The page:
BI’s Article search uses Boolean search capabilities. If you are not familiar with these principles, here are some quick tips.
To search specifically for more than one word, put the search term in quotation marks. For example, “workers compensation”. This will limit your search to that combination of words.
To search for a combination of terms, use quotations and the & symbol. For example, “hurricane” & “loss”.
Seventy percent of U.S. employers say drug use among employees has impacted their business, but only 19% of them have comprehensive workplace drug policies in place, according to a survey by the National Safety Council.
The study also revealed 57% test their employees for drugs, according to the study, released Thursday.
Of the employers testing for drugs, the survey showed only 41% screen for synthetic opioids — the kind of prescriptions usually found in medicines cabinets and increasingly available on the black market.
The Itasca, Illinois-based organization, whose goal is to reduce workplace accidents, conducted what it called the first survey of its kind to help employers better understand the prescription drug problem.
The survey also revealed the types of incidents experienced in the workplace as the result of prescription drug use: 39% said absenteeism; 39% said workers have been caught taking drugs while on the clock; 32% said a positive drug test indicated use; 29% said a worker had been found to be impaired or showed decreased work output; 29% said a family member complained; 22% said another employee complained to human resources; 15% said an injury or near-miss occurred; and 14% said an employee was caught selling drugs in the workplace.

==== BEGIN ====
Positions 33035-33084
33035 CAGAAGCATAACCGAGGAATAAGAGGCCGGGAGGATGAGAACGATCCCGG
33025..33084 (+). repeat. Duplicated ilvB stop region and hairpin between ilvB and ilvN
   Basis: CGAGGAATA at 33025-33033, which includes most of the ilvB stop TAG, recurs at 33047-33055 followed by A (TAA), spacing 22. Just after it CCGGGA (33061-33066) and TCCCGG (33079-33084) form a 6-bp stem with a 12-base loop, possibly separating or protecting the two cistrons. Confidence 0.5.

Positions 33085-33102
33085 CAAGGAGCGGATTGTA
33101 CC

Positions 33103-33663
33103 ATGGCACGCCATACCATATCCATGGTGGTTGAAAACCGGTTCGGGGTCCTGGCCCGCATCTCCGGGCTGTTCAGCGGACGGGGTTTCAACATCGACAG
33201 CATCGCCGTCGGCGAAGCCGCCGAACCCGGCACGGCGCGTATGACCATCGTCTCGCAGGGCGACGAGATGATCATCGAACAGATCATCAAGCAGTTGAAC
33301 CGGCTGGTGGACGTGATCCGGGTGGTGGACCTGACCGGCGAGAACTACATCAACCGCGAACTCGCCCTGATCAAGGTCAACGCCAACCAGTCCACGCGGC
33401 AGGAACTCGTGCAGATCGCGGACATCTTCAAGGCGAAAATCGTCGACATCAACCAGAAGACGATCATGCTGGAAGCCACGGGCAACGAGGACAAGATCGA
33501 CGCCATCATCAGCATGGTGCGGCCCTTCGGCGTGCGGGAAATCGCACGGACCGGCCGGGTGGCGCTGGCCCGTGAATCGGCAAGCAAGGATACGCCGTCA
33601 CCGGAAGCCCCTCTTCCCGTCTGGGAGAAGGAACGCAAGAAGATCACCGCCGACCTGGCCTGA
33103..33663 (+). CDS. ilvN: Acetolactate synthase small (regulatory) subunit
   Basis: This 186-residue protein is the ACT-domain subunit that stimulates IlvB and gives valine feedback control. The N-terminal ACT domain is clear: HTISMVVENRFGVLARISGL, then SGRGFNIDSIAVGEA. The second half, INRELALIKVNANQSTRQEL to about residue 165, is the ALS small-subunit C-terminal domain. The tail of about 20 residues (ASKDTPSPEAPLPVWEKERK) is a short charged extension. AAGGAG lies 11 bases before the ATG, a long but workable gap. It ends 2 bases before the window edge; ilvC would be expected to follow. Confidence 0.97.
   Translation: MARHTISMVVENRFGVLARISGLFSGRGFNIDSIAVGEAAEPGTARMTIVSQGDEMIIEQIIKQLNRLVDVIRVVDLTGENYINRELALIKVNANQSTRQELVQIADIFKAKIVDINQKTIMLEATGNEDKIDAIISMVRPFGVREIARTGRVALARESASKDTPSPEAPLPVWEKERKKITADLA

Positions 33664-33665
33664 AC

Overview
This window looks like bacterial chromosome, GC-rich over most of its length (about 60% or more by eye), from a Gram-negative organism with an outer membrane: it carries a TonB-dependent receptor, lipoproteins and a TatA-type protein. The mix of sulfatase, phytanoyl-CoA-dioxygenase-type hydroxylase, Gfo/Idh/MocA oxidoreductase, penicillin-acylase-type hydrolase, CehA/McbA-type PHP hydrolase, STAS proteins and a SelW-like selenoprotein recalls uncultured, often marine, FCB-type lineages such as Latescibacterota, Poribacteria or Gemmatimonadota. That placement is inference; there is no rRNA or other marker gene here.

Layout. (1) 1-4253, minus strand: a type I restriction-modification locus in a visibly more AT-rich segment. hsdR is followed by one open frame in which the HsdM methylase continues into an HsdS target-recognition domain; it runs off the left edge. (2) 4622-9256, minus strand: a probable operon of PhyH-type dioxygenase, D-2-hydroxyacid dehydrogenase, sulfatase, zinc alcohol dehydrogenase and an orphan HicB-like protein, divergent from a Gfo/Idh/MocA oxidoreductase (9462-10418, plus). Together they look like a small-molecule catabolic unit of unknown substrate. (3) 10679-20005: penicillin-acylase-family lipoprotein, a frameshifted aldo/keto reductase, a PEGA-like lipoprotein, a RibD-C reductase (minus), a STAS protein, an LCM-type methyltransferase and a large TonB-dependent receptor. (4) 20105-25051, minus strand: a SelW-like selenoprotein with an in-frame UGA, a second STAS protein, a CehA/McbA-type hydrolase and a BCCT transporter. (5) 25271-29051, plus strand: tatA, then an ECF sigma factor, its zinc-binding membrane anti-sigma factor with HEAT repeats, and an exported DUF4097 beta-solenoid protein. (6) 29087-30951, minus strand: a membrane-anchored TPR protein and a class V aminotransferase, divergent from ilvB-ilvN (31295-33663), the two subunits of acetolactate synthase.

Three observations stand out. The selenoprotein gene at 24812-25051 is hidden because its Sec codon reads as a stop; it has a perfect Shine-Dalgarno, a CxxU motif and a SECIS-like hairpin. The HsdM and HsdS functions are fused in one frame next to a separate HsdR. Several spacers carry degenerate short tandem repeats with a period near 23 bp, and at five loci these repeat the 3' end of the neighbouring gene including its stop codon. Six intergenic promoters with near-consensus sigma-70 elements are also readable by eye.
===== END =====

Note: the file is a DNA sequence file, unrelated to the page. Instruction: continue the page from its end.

"Employers must understand that the most dangerously misused drug today may be sitting in employees' medicine cabinets," Deborah A.P. Hersman, president and CEO of the National Safety Council, said in a statement. "Even when they are taken as prescribed, prescription drugs and opioids can impair workers and create hazards on the job. We hope these findings prompt employers to take the lead on this emerging issue so that workplaces can be as safe as possible."
Researchers surveyed 501 human resources individuals whose companies employ more than 50 workers, finding that 13% of them feel confident their business is prepared to handle drug use issues. The survey also found that 71% of employer feels drug misuse is a problem that can be treated but 65% also say it is a fireable offense.
Doctors who wish to repeatedly prescribe opioids to injured workers in California starting July 1 will have to subject the claim to a review process, according to an overview of the proposed workers compensation prescription drug formulary set to go into effect next summer.